Practical Management
Surgery is more difficult in the patient with obesity and usually takes longer to perform. In addition, postoperative pain is higher. Anesthesiologists must be aware of this when choosing the anesthetic technique (e.g., a single-shot spinal may not provide long enough analgesia) and the postoperative pain treatment.

The management of a parturient with obesity requires adequate numbers of staff trained in manual handling techniques to facilitate patient transfer. It is vital to correctly position the patient on the operating table. A “ramped” position has been suggested, in which pillows or wedges are used to elevate the head and shoulders such that the external auditory meatus and sternal notch are aligned.[23] In addition to optimizing access for direct laryngoscopy, elevation of the head improves the FRC, aiding pre-oxygenation if general anaesthesia should be required.

Thromboprophylaxis is recommended, preferably with low molecular weight heparin (LMWH), using an increased dose.[24] Acceptable time after LMWH administration for block performance or catheter removal is 12 hours, while for next drug dose after block or catheter removal is four hours.[25]

Conclusion
A multidisciplinary approach is warranted, bearing in mind the peculiar pathophysiological modifications and limitations imposed by pregnancy and concomitant obesity. Anticipating potential complications is critical in reducing maternal and perinatal morbidity and mortality. In parturients with obesity, the lack of an anesthetic plan can be disastrous (See Table 1 for a list of author recommendations for caring for the parturient with obesity).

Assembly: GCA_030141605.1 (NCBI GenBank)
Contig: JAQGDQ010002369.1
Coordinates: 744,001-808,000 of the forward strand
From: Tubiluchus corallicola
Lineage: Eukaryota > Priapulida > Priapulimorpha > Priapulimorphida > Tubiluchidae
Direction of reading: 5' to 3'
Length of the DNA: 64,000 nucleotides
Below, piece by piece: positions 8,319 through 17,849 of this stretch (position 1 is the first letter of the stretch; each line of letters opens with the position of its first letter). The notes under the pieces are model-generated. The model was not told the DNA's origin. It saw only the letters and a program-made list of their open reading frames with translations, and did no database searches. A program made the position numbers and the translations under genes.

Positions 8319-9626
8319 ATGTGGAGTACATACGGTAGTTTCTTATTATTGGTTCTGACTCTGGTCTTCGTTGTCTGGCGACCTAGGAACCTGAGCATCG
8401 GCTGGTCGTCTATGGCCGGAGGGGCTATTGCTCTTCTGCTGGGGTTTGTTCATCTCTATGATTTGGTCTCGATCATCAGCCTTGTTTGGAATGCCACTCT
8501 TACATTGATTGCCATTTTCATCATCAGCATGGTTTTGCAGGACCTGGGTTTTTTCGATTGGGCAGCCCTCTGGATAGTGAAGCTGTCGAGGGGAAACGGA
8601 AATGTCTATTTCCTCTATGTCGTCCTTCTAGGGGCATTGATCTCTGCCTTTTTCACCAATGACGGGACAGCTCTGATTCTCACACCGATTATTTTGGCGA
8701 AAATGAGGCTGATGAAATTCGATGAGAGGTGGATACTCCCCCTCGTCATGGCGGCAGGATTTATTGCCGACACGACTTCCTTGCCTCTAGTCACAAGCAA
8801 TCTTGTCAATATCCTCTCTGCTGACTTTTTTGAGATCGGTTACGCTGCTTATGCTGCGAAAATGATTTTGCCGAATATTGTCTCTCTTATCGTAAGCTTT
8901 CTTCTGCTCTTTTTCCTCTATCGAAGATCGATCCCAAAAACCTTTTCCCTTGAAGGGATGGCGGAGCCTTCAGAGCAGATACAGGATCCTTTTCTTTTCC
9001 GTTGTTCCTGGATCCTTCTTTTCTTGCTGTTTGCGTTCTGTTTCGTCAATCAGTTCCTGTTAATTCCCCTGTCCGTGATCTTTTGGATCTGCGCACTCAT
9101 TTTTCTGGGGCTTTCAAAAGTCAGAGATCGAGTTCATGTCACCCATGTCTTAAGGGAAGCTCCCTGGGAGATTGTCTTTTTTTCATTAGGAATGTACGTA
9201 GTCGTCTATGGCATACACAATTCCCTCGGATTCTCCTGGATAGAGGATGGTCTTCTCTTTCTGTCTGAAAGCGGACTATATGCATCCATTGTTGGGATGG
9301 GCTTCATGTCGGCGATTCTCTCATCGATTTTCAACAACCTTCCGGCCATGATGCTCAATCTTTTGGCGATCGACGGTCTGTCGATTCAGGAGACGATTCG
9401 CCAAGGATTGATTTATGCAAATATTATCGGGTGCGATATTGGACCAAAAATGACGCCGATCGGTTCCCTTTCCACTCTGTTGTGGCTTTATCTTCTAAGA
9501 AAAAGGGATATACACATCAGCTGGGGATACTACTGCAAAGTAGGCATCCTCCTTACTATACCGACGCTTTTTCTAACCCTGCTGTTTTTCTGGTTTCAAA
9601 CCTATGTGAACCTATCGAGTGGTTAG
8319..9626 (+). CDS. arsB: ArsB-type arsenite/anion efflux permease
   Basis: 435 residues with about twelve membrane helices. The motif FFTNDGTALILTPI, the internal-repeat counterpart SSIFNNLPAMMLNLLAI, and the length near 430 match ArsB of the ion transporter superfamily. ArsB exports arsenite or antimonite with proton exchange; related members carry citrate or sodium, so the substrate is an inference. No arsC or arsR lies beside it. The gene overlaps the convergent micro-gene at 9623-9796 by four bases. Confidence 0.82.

Early preoperative assessment, epidural insertion, and replacement for failed regional anesthesia/analgesia along with preparation for general anesthesia (with possible difficult intubation) is advocated to decrease potential complications in the parturient with morbid obesity.[26]

References
1.    Ehrenberg HM, Dierker L, Milluzzi C, Mercer BM. Prevalence of maternal obesity in an urban center. Am J Obstet Gynecol. 2002;187(5):1189–1193.
2.    Leddy MA, Power ML, Schulkin J. The impact of maternal obesity on maternal and fetal health. Rev Obstet Gynecol. 2008;1(4):170–178.
3.    Yazdani S, Yosofniyapasha Y, Nasab BH, et al. Effect of maternal body mass index on pregnancy outcome and newborn weight. BMC Res Notes. 2012;5:34.
4.    Ramachenderan J, Bradford J, McLean M. Maternal obesity and pregnancy complications: a review. Aust N Z J Obstet Gynaecol. 2008;48(3):228–235.
5.    Ellinas EH. Labor analgesia for the obese parturient. Anesth Analg. 2012;115(4):899–903.
6.    Cantwell R, Clutton-Brock T, Cooper G, et al. Saving mothers’ lives: Reviewing maternal deaths to make motherhood safer: 2006–2008. The Eighth Report of the Confidential Enquiries into Maternal Deaths in the United Kingdom. BJOG. 2011;118(Suppl. 1):1–203.
7.    Bang U, Helbo-Hansen HS. Anaesthesia in maternal obesity. In: Ovesen PG, Jensen DM (eds.), Maternal Obesity and Pregnancy. Berlin Heidelberg: Springer-Verlag; 2012:231–245.
8.    Yentis S, May A, Malhotra S. (eds) Analgesia, Anaesthesia and Pregnancy: A Practical Guide. 2nd Edition. Cambridge University Press; May 2007.